Commission Opinion [COM(97) 2005 final - Not published in the Official Journal]
Commission Report [COM(98) 704 final - Not published in the Official Journal]
Commission Report [COM(1999) 506 final - Not published in the Official Journal]
Commission Report [COM(2000) 706 final - Not published in the Official Journal]
Commission Report [COM(2001) 700 final - SEC(2001)1749 - Not published in the Official Journal]
Commission Report [COM(2002) 700 final - SEC(2002)1405 - Not published in the Official Journal]
Commission Report [COM(2003) 675 final - SEC(2003) 1203 - Not published in the Official Journal]
Treaty of Accession to the European Union [Official Journal L 236 of 23.09.2003]
In its Opinion of July 1997, the Commission considered that Latvia had recently made some progress towards alignment on Community legislation concerning the free movement of goods and that considerable efforts had been made in the fields of standardisation and conformity assessment. However, the Commission called on the Latvian authorities to direct their efforts towards aligning technical legislation, the major difficulty being the lack of experienced staff.
The Commission concluded that the implementation of EU legislation in this field should not constitute a serious obstacle to Latvia's accession provided that it kept up the pace of harmonisation, but that the Latvian authorities should also ensure, in areas not covered by Community harmonisation, that their national laws were not likely to hamper trade.
The November 1998 Report noted that some progress had been made, notably in the alignment of technical legislation. The legislative framework of the New Approach had been put in place. However, progress in the transposition of harmonised European standards had been limited.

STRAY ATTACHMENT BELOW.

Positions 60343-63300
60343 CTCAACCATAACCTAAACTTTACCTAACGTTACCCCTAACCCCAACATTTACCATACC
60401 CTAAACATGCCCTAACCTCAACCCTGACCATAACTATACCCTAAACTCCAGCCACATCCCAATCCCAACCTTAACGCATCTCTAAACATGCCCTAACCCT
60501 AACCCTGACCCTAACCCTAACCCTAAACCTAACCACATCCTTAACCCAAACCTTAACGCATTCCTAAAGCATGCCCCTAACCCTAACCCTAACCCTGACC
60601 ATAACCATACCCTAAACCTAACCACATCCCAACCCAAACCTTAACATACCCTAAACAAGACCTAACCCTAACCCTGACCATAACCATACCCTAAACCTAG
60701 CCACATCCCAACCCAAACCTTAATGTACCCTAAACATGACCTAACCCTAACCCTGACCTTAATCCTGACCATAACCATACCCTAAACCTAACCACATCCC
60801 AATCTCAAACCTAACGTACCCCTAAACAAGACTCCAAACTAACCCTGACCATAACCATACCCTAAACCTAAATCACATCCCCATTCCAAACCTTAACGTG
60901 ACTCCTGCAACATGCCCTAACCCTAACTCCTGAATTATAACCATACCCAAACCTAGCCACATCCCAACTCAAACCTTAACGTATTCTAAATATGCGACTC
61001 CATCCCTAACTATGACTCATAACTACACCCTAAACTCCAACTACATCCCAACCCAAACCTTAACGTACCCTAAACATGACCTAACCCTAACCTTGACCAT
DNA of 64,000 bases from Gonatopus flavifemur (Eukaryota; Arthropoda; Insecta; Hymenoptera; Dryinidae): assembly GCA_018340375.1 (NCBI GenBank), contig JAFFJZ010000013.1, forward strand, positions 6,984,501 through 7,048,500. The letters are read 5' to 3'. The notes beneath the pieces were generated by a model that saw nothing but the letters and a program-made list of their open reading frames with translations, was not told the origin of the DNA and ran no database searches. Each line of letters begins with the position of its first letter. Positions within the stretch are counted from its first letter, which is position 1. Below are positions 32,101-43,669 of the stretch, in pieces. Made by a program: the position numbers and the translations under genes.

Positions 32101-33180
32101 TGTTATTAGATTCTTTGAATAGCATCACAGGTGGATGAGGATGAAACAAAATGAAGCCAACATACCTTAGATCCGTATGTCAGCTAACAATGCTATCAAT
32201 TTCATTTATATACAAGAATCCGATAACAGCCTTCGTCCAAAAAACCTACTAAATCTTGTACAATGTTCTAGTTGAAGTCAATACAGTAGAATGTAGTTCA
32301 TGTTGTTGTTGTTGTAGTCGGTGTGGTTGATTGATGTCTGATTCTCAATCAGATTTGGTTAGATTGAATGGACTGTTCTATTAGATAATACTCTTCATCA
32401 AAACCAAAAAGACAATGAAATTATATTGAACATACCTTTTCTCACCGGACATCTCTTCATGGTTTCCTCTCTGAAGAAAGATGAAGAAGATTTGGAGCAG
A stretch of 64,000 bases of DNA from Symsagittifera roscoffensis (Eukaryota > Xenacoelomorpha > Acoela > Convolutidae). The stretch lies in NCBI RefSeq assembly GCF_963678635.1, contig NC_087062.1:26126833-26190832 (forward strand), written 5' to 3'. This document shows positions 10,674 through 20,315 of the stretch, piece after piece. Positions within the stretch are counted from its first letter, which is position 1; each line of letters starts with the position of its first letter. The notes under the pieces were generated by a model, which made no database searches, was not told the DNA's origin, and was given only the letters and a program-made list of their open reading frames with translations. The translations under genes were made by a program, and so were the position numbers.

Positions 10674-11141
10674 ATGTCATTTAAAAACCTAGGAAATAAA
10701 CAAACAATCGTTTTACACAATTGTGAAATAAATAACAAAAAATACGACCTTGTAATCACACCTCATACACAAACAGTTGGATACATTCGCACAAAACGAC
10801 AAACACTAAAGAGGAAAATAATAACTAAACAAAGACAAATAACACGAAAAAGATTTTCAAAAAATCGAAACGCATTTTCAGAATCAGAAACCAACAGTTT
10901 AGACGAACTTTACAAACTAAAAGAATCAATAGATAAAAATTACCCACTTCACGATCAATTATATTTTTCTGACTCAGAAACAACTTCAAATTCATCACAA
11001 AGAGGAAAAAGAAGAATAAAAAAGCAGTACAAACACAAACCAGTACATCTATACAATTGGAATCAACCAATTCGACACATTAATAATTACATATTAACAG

In its October 1999 Report, the Commission considered that Latvia had made considerable progress in bringing its legislation into line with the Community acquis and strengthening implementation structures. However, it needed to make further efforts to ensure enough qualified staff and put a proper market surveillance system in place.
The November 2000 Report stated that since 1999 Latvia had made substantial progress in aligning its legislation with the acquis and strengthening administrative structures.
In its November 2001 Report, the Commission noted that Latvia had made significant progress in aligning its legislation with the acquis and strengthening the corresponding administrative capacities.
The October 2002 Report noted that Latvia had made steady progress in the area of the free movement of goods and the customs union.
In its November 2003 Report, the Commission considers that Latvia is essentially meeting the requirements for membership, but still needs to make specific progress in certain areas.
The Treaty of Accession was signed on 16 April 2003 and accession took place on 1 May 2004.
Free movement of goods can only be achieved by removing measures which restrict trade - not only customs duties and quantitative restrictions but all measures with equivalent, i.e. protectionist, effect.